UC San Diego researchers and their colleagues have discovered that spontaneous impulses of dopamine, the neurological messenger known as the brain’s “feel good” chemical, occur in the brain of mice. The study found that mice can willfully manipulate these random dopamine pulses for reward.
UC San Diego is one of six universities invited to participate in the Wu Tsai Human Performance Alliance, a scientific collaboration that aims to transform human health on a global scale through the discovery and translation of the biological principles underlying human performance.
Research reveals that phage viruses that undergo special evolutionary training increase their capacity to subdue bacteria. The results provide hope for the antibiotic resistance crisis, a rising threat as deadly bacteria continue to evolve to render many modern drugs ineffective.
Scientists have developed a gene drive with a built-in genetic barrier that is designed to keep the drive under control. The researchers engineered synthetic fly species that, upon release in sufficient numbers, act as gene drives that can spread locally and be reversed if desired.
Scientists have developed a toolkit that helps pave the way to a gene drive designed to stop Culex mosquitoes from spreading disease. Culex mosquitoes spread devastating afflictions stemming from West Nile virus, Japanese encephalitis virus and the pathogen causing avian malaria.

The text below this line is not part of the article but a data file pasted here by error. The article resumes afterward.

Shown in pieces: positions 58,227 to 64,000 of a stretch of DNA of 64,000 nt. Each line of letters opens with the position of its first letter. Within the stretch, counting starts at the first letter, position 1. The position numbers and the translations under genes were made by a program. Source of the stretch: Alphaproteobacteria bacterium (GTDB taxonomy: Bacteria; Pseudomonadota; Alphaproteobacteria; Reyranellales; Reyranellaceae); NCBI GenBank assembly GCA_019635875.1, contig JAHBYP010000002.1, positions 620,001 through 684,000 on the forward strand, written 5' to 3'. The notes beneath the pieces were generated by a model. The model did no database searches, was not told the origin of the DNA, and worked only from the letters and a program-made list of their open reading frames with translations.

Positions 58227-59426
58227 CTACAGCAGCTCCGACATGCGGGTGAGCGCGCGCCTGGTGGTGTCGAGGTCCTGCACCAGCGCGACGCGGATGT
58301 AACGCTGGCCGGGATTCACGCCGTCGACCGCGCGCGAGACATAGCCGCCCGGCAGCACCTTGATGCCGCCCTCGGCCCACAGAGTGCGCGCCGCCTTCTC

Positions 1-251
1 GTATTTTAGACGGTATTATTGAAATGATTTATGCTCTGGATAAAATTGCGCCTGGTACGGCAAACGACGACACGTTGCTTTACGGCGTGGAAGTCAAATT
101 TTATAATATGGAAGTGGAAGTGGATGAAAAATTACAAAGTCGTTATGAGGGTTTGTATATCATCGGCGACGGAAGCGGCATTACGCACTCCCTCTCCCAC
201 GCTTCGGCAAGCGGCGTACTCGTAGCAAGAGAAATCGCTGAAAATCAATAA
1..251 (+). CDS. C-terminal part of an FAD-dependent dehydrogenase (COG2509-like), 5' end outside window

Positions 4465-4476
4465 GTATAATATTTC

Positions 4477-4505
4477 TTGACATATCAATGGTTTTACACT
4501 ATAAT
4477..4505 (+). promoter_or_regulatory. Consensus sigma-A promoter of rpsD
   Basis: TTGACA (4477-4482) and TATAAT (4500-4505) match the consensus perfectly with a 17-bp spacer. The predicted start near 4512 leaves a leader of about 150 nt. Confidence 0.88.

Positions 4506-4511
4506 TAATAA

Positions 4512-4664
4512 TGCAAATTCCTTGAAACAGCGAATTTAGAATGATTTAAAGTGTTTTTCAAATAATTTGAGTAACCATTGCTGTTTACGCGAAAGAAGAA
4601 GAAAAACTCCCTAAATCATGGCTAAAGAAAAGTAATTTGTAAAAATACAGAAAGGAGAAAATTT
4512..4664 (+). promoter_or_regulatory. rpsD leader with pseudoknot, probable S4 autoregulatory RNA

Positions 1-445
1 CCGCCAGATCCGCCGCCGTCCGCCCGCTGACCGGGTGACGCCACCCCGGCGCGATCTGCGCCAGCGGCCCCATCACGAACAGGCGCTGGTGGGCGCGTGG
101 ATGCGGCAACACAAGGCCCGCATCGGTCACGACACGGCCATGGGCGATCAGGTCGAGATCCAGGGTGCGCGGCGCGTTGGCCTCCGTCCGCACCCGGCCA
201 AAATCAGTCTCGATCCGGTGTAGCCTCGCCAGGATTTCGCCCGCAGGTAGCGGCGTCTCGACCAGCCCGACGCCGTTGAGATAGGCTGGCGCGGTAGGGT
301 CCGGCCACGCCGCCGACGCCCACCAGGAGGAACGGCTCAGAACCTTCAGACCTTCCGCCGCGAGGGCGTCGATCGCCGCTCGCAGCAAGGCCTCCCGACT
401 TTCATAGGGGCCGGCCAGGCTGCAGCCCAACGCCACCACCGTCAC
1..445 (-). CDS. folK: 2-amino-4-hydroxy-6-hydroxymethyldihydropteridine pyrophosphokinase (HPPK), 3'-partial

Researchers are finding new details on the complex dynamics involved in how organisms sense an infection from pathogens. The researchers found that worms can sense changes in their metabolism in order to unleash protective defenses, even if they don’t directly sense an incursion from pathogens.
Scientists have found that herbivores have a lot to say about plant evolution and determining the success of seedlings. The influence of birds, rabbits, mice and other herbivores likely counteracts early plant emergence due to climate change, the researchers found.
Scientists have developed a novel CRISPR-based genetic sensor called a “CopyCatcher” to detect instances in which a genetic element is copied precisely from one chromosome to another in cells of a fruit fly.
Scientists from around the world have produced a new analysis—believed to be the most detailed study of ecological data from global forests—that is furthering science’s understanding of species interactions and how diversity contributes to the preservation of ecosystem health.
How do different parts of the brain communicate with each other during learning and memory formation? A study by researchers at UC San Diego takes a first step at answering this fundamental neuroscience question, thanks to a neural implant that monitors multiple brain regions at the same time.